About this book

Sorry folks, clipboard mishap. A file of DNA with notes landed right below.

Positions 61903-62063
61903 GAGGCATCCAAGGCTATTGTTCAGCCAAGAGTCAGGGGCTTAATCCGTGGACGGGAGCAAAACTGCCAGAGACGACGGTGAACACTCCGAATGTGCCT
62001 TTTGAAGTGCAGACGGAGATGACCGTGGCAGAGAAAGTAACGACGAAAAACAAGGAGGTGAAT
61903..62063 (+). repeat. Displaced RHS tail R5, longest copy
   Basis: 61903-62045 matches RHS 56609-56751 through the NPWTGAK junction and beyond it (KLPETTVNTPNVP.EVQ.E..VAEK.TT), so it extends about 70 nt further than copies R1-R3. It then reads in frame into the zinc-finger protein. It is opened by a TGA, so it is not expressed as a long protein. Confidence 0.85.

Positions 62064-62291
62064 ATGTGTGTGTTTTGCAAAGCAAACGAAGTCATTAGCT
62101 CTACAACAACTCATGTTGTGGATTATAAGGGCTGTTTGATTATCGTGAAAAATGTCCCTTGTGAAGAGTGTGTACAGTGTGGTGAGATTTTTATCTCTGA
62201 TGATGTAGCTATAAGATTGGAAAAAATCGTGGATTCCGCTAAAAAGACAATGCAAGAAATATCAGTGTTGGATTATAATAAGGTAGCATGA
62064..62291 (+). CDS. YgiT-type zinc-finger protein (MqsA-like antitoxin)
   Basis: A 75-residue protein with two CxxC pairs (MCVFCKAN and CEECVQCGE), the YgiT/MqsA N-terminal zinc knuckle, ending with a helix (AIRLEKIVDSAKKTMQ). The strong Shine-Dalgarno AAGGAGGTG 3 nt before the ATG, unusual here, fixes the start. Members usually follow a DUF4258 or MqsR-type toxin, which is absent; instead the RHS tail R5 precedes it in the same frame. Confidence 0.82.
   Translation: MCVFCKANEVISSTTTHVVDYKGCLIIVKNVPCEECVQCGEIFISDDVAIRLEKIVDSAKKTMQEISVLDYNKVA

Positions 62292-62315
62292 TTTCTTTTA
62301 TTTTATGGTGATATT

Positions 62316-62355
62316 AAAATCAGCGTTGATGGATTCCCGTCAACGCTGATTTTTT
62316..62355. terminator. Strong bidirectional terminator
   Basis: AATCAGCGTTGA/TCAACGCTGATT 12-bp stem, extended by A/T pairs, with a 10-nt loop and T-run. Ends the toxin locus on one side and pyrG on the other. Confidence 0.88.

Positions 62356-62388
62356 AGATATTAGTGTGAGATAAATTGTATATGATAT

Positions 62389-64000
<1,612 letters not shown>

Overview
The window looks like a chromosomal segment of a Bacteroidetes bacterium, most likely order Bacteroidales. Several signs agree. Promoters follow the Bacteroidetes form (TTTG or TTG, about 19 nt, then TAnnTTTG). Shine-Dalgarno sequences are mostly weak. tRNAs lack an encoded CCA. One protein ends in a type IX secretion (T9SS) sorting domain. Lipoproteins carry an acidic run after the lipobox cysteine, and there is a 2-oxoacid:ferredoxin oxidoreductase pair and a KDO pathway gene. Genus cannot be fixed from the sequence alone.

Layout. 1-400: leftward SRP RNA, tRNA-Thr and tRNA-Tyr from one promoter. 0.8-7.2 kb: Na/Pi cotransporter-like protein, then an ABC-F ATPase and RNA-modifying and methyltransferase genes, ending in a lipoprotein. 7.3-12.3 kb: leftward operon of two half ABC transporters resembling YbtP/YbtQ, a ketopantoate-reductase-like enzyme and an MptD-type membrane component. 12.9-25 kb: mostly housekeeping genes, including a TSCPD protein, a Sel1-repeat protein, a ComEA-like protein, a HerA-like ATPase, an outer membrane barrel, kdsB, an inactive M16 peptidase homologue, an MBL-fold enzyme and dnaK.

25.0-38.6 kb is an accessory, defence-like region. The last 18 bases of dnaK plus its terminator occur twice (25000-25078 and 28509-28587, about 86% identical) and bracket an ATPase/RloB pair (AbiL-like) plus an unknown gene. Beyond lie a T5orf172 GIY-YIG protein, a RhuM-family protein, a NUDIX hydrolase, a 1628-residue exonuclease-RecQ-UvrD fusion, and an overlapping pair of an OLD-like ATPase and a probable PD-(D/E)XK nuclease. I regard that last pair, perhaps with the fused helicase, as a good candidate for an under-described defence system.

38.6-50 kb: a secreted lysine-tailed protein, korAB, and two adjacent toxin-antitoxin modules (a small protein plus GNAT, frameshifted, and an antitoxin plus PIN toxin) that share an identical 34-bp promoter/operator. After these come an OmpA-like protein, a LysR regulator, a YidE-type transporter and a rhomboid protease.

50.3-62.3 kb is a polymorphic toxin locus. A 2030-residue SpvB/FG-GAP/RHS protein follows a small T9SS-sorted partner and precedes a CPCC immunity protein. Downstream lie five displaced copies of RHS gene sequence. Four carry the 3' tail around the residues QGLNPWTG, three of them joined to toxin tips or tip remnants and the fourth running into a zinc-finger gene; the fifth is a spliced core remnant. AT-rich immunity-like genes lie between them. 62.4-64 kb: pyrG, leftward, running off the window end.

We started our work on theoretical methods in the phys ics of high pressures (in connec tion with geophysical applications) in 1956, and we immediately encountered many problems. Naturally, we searched the published Iiterature for solutions to these problems but whenever we failed to find a solution or when the solution did not satisfy us, we attempted to solve the problern ourselves. We realized that other investigators working in the physics of high pres sures would probably encounter the same problems and doubts. Therefore, we decided to write this book in order to save our colleagues time and effort. Apart from the descriptions of ex perimental methods, the book deals only with those problems which we encountered in our own work. Allproblems in high-pressure physics have, at present, only approximate solutions, which are very rough. Therefore, it is not surprising that different investigators approach the same problems in different ways. Our approach does not prejudge the issue and we are fully aware that there are other points of view. Our aim was always to solve a glven problern on a physical basis. For example, the concept of the Grüneisenparameter needs further develop ment but it is based on reliable physical ideas. On the other hand, Simon's equation for the melting curve has, in our opinion, no clear physical basis and is purely empirical. Equations of this type are useful in systematic presentation of the experimental material but they are un suitable for any major extrapolation.
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